Alternative Recovery Methods to Aid Recovery
How Increasing Blood Flow Helps
In looking at the many ways to recover, there is one that I’ve mentioned before, which is soft tissue work. After being asked about this category-what is it, what does it mean, how do you do it-I decided that soft tissue recovery needed it’s own article.
Why should we care about working out stiffness/tightness in your soft tissues/muscles? Basically, as we address this tightness/stiffness we can feel better, and move better. Also you can see an improvement in performance and enhanced recovery.
Without going into too much depth about what it is, let me say that soft-tissue work refers to anything you can do that will increase blood flow into a specific muscle or muscle group with the purpose to help alleviate pain. There is still some confusion among scientists and researchers as to what is actually happening but there are several theories. Soft tissue work can include; massage, foam rolling, smashing, self-myofascial release (SMR), dry needling, IASTM, and Dynamic Cupping to name several, but not all. Again, the main thing you need to remember is that all of these methods accomplish the same goal = increasing blood to the targeted area. Blood carries nutritients which help aid in healing and recovery.
How do you do these soft-tissue therapies? Some you can do on your own (smashing, massage, SMR, foam rolling) while others you’ll need a professional to administer the therapy (massage, cupping, dry needling, IASTM).
Soft Tissue Options
This is probably the most popular method, and if you’re a client of LFS you’ll be familiar with foam rolling. This is where you take a tube of hard/high density foam to roll out the length of the muscles. Foam rolling has been around a long time and is treated within the realm of SMR. Again, we don’t know exactly what is happening inside the body, but we do know that it works at improving flexibility short and long-term, as well as aids in recovery. You can foam roll every day, even multiple times a day. At first, it will be pretty uncomfortable, but with continued use, it will begin to feel better. Tip: go slow-about 1″ per second.
Smashing is another SMR tool. Smashing is a more aggressive treatment than foam rolling because the implement is smaller so there is less surface area to dissipate the load/pain. Smashing is usually done with a ball of some kind (lacrosse ball, baseball, golf ball, tennis ball, etc). You place the ball in the tight/affected area, apply pressure (either your arm/hand, or body weight) and start working around the area. There are a couple tricks that can help you get the most out of smashing.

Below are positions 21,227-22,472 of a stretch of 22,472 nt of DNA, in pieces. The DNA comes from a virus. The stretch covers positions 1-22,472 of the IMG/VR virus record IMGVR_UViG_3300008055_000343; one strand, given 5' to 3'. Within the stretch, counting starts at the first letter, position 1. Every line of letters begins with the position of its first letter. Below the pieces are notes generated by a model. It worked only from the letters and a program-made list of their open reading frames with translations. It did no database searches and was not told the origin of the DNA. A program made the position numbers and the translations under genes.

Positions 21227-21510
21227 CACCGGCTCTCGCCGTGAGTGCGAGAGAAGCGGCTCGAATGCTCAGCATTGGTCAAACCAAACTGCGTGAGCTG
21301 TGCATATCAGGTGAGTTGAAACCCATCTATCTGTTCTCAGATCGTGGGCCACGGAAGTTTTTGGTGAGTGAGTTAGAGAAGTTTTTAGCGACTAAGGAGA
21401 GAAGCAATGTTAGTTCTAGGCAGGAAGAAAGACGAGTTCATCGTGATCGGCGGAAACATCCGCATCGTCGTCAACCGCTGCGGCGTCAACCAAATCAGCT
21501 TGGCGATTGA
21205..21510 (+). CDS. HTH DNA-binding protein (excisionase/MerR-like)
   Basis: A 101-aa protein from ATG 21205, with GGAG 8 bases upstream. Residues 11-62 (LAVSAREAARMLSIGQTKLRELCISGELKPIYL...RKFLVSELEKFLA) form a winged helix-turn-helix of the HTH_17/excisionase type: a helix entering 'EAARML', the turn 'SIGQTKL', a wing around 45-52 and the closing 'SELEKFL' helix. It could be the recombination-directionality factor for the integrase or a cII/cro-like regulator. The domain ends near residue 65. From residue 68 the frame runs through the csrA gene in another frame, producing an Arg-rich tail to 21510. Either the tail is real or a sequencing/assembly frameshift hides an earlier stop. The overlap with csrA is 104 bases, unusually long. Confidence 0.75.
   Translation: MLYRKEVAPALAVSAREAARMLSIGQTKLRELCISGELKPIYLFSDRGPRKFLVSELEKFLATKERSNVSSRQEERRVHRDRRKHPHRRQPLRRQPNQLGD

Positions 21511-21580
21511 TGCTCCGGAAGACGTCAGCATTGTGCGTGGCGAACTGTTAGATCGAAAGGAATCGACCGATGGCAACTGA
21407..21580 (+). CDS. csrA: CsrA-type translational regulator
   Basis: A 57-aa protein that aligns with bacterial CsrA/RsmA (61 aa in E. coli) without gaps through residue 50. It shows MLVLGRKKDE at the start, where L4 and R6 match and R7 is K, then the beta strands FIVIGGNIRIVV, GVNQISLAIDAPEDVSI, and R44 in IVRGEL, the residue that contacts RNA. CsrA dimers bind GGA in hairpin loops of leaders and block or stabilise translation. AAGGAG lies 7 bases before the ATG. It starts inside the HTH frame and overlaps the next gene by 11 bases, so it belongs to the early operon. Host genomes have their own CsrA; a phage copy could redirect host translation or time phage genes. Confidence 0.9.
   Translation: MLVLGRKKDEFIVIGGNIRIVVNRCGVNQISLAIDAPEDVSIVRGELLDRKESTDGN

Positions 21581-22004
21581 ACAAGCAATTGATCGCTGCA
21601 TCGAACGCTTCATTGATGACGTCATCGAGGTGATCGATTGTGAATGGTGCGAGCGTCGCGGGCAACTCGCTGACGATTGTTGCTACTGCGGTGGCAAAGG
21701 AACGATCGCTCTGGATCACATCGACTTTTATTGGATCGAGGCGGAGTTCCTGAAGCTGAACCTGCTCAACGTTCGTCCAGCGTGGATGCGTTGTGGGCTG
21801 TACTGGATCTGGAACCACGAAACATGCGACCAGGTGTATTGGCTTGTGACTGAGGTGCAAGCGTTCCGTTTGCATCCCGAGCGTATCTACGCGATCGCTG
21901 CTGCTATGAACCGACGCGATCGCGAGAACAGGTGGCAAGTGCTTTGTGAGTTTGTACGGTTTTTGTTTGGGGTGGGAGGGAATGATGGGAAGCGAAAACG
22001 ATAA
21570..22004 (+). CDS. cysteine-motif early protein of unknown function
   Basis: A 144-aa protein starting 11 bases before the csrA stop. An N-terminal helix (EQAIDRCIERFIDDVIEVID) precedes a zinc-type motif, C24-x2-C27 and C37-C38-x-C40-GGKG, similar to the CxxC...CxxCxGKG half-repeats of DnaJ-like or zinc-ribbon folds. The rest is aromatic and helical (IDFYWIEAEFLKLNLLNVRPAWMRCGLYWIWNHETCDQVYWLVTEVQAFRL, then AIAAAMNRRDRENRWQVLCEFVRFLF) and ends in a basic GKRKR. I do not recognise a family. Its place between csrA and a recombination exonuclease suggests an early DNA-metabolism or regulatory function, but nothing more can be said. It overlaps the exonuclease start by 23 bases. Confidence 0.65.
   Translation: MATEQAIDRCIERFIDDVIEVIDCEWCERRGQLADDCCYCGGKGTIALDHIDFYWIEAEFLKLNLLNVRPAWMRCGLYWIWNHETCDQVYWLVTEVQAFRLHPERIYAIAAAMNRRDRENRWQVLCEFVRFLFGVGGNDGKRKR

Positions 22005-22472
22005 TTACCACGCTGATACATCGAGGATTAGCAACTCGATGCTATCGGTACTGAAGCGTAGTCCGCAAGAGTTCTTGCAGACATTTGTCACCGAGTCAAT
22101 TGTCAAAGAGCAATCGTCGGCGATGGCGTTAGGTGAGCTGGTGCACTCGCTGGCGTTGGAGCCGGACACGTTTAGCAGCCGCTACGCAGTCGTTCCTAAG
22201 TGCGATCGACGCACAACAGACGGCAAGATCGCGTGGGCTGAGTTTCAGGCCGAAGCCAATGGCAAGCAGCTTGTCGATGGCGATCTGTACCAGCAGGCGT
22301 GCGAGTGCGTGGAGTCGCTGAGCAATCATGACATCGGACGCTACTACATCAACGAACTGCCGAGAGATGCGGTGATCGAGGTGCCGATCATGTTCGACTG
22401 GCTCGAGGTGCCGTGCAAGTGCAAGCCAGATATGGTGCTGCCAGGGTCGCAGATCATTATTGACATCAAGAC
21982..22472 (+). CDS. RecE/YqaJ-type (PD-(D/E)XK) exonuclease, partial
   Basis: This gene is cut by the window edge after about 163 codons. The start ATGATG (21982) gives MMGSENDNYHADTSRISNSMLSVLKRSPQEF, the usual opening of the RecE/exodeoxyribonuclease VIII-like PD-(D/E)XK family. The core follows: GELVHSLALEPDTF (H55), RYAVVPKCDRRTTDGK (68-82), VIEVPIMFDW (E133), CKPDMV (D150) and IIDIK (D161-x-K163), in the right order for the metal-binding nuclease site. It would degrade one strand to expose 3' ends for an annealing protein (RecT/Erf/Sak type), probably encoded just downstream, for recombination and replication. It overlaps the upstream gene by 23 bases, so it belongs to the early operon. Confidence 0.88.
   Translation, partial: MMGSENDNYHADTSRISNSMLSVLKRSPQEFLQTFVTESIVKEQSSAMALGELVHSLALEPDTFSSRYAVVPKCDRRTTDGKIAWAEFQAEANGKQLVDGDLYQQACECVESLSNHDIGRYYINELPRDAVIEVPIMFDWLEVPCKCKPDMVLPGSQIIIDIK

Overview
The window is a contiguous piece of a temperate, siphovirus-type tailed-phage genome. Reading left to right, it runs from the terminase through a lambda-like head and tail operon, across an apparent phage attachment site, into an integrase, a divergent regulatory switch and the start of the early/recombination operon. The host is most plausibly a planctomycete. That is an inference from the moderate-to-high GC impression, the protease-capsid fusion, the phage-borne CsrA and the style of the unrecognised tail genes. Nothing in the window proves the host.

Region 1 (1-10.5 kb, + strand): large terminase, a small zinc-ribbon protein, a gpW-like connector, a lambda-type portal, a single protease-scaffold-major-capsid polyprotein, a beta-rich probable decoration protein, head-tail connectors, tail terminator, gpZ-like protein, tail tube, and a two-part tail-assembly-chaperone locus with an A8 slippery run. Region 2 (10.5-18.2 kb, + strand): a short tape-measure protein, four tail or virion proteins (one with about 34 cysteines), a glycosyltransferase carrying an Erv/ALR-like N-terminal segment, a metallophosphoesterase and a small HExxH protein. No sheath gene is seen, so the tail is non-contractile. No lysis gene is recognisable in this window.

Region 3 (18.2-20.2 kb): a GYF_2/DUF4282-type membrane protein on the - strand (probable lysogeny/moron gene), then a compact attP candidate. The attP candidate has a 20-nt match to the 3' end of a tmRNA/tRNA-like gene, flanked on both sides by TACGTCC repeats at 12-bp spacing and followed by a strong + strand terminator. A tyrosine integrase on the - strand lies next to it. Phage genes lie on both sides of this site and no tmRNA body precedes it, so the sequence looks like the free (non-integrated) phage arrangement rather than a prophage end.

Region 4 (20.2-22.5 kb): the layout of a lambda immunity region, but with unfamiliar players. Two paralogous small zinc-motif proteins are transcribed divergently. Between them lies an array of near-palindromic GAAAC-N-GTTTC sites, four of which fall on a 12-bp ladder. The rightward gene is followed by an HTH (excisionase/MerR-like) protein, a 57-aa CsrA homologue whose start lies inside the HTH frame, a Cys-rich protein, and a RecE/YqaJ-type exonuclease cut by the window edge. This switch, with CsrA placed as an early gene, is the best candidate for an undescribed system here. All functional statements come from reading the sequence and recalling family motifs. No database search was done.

- The smaller the tissues (arms vs. legs, neck vs calfs) the less pressure you need to use to make a change.
- Contract & Relax. Place the ball where you’re sore. Contract the muscles around the ball for 5 secs and then relax deeper into the tissues for 5-10 secs. Repeat as many times as necessary.
- Move upstream and downstream. Another option is placing the ball where needed and then move the surrounding area above as well as below the ball-just not necessarily at the same time.
- If your upper back (between your shoulder blades) hurts, place the ball where you can feel the knot and alternate between moving the arm around and your head/neck.
- Less is often more here. Because this is more aggressive, if you go after those knotted up, tender spots and spend too much time on them you will most likely be over sore or bruised the next day.
IASTM is an effective method that needs a professional (doctor, physical therapist, etc) to perform. This is the most theraputically painful of the SMR family. Since I’m not an expert, here’s Dr. Andrew Reheisse telling us about it.
Dry needling is an interesting hybrid of electrical stimulation (E-STM) and something like acupuncture. Unlike acupuncture, you’re not going after meridians, but rather a trigger point. Then you apply e-stm from the inside out on that precise trigger point. It sounds barbaric, but it’s not that bad. Again, learn more about here it.
Dynamic cupping is different than the weird-looking circular marks you frequently see on the Olympic athletes. The benefit that this modality offers is similar to smashing and dry needling in that you can target a specific part of your body/muscle and work out the issues you’ve got going on with it.
This isn’t an exhaustive list of soft-tissue options, but should help inform you of options you have to take care of your body. Remember, the more you know…[/et_pb_text][et_pb_text _builder_version=”3.0.76″ background_layout=”light” border_style=”solid”]
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